Hank Willis Thomas is one of 10 artists featured in the CWAM upcoming exhibition "SHAPESHIFTING: Contemporary Masculinities" from Oct.14-Dec. 7, 2014. "I Am Man" 2009, by Thomas is one of eight word paintings in the exhibition. (Liquitex on canvas, Edition 2 of 3; Courtesy of the artist and Jack Shainman Gallery, New York)


SHAPESHIFTING Exhibition Explores Perceptions of Evolving Masculinities

Exhibition at The College of Wooster Art Museum runs Oct. 14 through Dec. 7

10 October, 2014 by John Finn

WOOSTER, Ohio — A combination of emerging and established artists will be featured when The College of Wooster Art Museum (CWAM) presents "SHAPESHIFTING: Contemporary Masculinities" Oct. 14 through Dec. 7 in the Sussel Gallery and the Burton D. Morgan Gallery of Ebert Art Center (1220 Beall Ave.).

The exhibition brings together 10 artists who question, reframe, and explore perceptions and anxieties about evolving masculinities in the 21st century, according Kitty McManus Zurko, director and curator at the CWAM. "This project is intended to raise — but not necessarily answer — questions about the relevance of the historical male role model, contemporary ideas about gender construction, and the purpose of fraternity," she said.

The artists in SHAPESHIFTING can be loosely placed into three categories, according to McManus Zurko. The first is evolving cultural terrain; the second is normative behavior; and the third is the role of fraternity. In the first group, Robyn O'Neil, Alec Soth, Sara Greenberger Rafferty, and Hank Willis Thomas look at different aspects of evolving attitudes toward gender roles. In the second group, Marcella Hackbardt, Michael Scoggins, Kris Knight, and Weston Ulfig present ideas about the formation and shattering of gender normative behaviors. In the third group, Brooks Dierdorff and Fall On Your Sword (Will Bates) consider the role of fraternity through their critique of the actions, repercussions, and value of male bonding forged through sport. "The exhibition is designed to provoke discussion," said Zurko, "and, as Robyn O'Neil suggests, endings, while anxiety producing, are also heralds of new beginnings and opportunities."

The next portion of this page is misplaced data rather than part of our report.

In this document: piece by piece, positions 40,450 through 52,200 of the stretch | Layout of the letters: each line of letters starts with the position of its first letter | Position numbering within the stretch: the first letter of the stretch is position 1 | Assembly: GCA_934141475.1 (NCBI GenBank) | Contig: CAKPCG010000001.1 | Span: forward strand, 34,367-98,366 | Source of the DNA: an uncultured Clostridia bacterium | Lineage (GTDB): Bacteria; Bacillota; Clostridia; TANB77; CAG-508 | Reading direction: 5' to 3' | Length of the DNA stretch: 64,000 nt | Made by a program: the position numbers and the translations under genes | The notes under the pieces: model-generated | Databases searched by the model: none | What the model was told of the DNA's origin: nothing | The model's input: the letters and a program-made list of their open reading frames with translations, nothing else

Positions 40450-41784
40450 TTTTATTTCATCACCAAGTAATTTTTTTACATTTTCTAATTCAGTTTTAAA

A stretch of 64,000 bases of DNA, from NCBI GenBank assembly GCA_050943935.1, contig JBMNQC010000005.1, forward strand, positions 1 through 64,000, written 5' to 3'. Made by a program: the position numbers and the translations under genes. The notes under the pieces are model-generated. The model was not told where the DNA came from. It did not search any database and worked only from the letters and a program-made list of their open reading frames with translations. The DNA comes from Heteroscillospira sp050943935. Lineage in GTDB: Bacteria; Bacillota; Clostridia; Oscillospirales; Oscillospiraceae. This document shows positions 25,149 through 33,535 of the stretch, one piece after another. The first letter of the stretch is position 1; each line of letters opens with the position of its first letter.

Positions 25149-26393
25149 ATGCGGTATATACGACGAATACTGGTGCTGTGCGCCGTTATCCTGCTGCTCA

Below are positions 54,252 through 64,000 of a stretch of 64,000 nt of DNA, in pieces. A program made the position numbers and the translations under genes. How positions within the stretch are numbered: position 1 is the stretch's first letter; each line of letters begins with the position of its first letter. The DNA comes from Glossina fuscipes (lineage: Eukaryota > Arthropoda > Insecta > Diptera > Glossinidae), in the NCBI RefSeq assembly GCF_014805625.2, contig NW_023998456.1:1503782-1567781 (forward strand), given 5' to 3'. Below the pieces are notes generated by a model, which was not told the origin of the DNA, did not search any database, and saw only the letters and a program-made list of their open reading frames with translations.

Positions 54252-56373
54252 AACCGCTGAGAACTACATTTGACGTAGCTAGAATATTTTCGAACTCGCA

The opening reception for this exhibition will be Thursday, Oct. 16, from 6:30-8 p.m. with a Gallery Talk at 7 p.m. The will also be a Curator's Walk with McManus Zurko and a light lunch on Wednesday, Oct. 29, from 12 noon to 1 p.m. In addition there will be a screening of a documentary on Alec Soth, Somewhere to Disappear, on Thursday, Nov. 6, from 7-8 p.m. in Room 223 of Ebert Art Center and a Faculty-Student-Staff Roundtable on Wednesday, Nov. 12, from 7-8 p.m. with Angie Bos, associate professor of political science; Ryan Ozar, associate director of internships; and seniors Bjorn Olson and James Parker.

SHAPESHIFTING was organized by the CWAM in support of the College's political science department's "Mentoring Conference for New Research on Gender in Political Psychology," and funded, in part, by the Muriel Mulac Kozlow, Class of 1948, Endowed Fund. The exhibition and related events are all free and open to the public.

The CWAM is open Tuesday through Friday from 10:30 a.m. to 4:30 p.m. and Saturday and Sunday from 1-5 p.m. The museum will be closed Nov. 24-Dec. 1 for The College of Wooster's Thanksgiving break. Additional information is available by phone (330-263-2388) or online.